Some of your Bibles may say that David went to Maon, not Paran. Paran was taken from the Hebrew texts, Maon from the Greek. There is no reason to alter Paran to Maon as some ancient editor apparently did. Paran is to the southeast side of the Dead Sea, on the Arabian Peninsula. En Gedi was too easily within reach of King Saul, so David moved.

The scene of this remarkable story is set in verse 2. A fellow who was currently in Maon had a thriving business in Carmel. He was very wealthy and expressed by the 3,000 sheep and 1,000 goats he possessed. Now, this is not Mt. Carmel up in the north (the place where visitors go today). This Carmel was in the territory of Judah. It was here that Saul had erected a monument to himself to memorialize his victory over Amalek.

David had likely met this wealthy man while he and his 600 men were camped out on the outskirts of Maon some months earlier. That his flocks were so enormous meant that they were moved all over Judah in the constant search for fresh pasture and sufficient water. But it was in Carmel where the sheep were taken for sheering and where he would sell and trade the wool. This man’s name was Nabal, and his wife was Abigail.



Now Nabal means fool, disgraceful, a person without godly wisdom. Obviously, no parent would give their child such a name, and no man would allow himself to be addressed as such.

Thus like so many other names, we’ll find in the Bible this was more an epithet given to that person well after the fact than the person’s actual given name. The purpose was to describe this man’s character, which of course also identifies his role in the story. His wife’s name, Abigail, means my father is joy, or my father is delighted.

So the contrast is drawn; Nabal and Abigail are opposites. The husband is everything that God detests, the woman everything that God values.

Then in verse 3, we learn that Nabal belonged to the clan of Kalev, Caleb. And this is the same Caleb who, along with Joshua, scouted out the Promised Land when Moses was still leading Israel and came back with an excellent report about the land and urged Moses to take it.

But the other ten men who accompanied them said that while the land was indeed pleasant in all respects, it was populated with fierce people and to try to take the land was suicidal. The result was that God cursed these refugees from Egypt and sent them back out into the desert until the 1st generation of the Exodus died off. The exceptions were Joshua and Caleb.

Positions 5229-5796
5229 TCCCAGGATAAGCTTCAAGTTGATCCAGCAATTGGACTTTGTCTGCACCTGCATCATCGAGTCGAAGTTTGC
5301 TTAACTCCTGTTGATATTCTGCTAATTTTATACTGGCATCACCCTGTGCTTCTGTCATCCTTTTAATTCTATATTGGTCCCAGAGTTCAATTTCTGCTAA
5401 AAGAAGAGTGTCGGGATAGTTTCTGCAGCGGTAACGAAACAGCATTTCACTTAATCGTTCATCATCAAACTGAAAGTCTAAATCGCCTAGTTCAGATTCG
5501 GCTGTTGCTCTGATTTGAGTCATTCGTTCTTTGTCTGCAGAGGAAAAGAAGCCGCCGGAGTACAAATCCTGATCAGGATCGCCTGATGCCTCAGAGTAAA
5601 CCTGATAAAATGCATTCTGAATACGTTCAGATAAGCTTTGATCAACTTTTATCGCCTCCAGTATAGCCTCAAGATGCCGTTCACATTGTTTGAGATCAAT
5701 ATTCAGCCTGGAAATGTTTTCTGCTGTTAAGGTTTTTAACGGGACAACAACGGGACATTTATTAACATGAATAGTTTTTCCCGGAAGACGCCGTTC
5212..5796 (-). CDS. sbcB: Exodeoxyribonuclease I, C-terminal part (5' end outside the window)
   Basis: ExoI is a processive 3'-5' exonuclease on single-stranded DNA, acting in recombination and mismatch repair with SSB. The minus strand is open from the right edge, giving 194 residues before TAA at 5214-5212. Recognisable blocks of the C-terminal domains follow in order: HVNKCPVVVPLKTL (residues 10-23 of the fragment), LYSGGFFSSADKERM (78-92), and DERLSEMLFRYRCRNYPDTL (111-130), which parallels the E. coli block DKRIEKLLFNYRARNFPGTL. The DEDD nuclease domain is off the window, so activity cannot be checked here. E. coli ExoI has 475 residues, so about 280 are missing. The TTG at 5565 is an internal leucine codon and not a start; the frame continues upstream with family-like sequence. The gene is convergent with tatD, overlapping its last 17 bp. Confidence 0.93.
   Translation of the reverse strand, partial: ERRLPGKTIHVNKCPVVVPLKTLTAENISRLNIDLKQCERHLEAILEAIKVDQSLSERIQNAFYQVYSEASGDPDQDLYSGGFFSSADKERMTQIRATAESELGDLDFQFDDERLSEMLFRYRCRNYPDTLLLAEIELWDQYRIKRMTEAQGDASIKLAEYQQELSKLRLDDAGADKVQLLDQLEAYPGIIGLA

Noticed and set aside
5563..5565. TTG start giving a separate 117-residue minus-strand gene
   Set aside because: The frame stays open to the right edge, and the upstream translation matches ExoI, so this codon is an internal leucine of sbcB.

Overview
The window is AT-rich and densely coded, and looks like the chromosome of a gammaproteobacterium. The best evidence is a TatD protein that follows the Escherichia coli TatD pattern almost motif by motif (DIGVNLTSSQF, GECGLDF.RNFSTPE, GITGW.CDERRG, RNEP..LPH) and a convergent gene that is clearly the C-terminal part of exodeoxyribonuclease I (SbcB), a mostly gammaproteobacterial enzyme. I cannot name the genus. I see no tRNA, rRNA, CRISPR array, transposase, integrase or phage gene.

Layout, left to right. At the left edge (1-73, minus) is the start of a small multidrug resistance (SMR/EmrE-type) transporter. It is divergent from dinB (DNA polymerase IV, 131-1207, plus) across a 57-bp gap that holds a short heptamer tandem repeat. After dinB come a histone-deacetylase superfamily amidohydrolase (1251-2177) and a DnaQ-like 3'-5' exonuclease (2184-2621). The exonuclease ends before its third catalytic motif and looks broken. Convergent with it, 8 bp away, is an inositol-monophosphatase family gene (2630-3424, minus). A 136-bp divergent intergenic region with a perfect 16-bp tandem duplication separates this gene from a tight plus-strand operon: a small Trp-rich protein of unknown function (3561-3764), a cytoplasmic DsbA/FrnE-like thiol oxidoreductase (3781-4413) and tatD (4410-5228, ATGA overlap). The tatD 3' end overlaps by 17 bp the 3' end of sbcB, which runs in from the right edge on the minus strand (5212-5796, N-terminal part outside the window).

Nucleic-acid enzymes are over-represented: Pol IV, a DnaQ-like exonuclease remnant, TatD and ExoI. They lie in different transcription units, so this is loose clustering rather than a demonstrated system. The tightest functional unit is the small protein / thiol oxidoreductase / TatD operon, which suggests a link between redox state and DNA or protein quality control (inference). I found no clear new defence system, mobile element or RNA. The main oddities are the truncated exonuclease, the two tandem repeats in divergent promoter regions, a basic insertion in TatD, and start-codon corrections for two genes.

Joshua was of the tribe of Ephraim; Caleb was of the tribe of Judah. However, we also learned that Caleb’s clan mixed itself with the Kennezites (a Canaanite tribe) and so there was always some friction between Caleb’s and the several other groups that formed the tribe of Judah.

The clan of Caleb was assigned the area in and around Hebron if they could capture it from the Canaanites who held it. This district was exceptionally beautiful and fertile, perfect for growing crops and raising animals.

This conquest wasn’t accomplished until Caleb’s younger half-brother Othniel led some men in battle and took the city of Hebron for the clan. After all these years (at least three centuries) we find here in Samuel that the tribe of Caleb was still holding the area of Hebron, as Nabal was of this clan and this is the general area that is at the center of our story.

Verse 4 explains that David heard that the sheep sheering of Nabal’s flocks had begun. David was in the Paran wilderness when word reached him. And this wouldn’t have been unexpected news for the former Shepherd; sheep sheering would have been going on pretty much throughout Canaan. So David dispatched ten trusted men to go to Nabal at his sheering operation in Carmel.

We’ll talk about the significance of the number 10 in due time, but let me point out that a group of 10 men is called a minyan. It is a proper number, an ideal minimum, of men to form a congregation.

David sends a message with these men, and of course, it contains typical Middle Eastern greetings and polite banter. Three times the men are to wish shalom over Nabal and his family.

Now this is VERY friendly, an abundance of goodwill. But contained within the message is a request for supplies as a gift for David and his small community. It somewhat reminds us of the Godfather movie when the mobster would walk into a shop, be cordial and effusive in praise, and asks the business owner for something to be given to him.

It may have sounded like a request for a favor or a blessing, but in reality, it was a demand, and all parties understood that. It was something that couldn’t be refused without dire consequences. The mobster’s view was that he was “protecting” the shopkeeper and so the shopkeeper “owed” his protectors something in return for their services.

Nabal was being strong-armed (despite all the courteous sounding flattery), and he knew it, and he didn’t like it. He was a powerful man of a powerful clan. He wasn’t used to being treated in such a manner.

The Hebrew word for sheep shearing is gozezim; gozezim is the shepherd’s equivalent of the harvest and threshing season. So we read in verse 8 that this was a “festive day.” In Hebrew, it is Yom Tov (a good day).

So this wasn’t a religious feast day (it wasn’t one of the 7 Biblical Festivals), but it was a day of joy and partying and drinking wine that celebrated the “harvest” of wool. David’s ten men were inherently unwelcome party crashers.

After David’s men delivered their message, they sat down and waited for the clan leader’s response. It was not what they expected. Nabal was offended by such a brazen demand, all the sweet talk aside. “Who is this David, this son of Yishai (Jesse)?” he asks.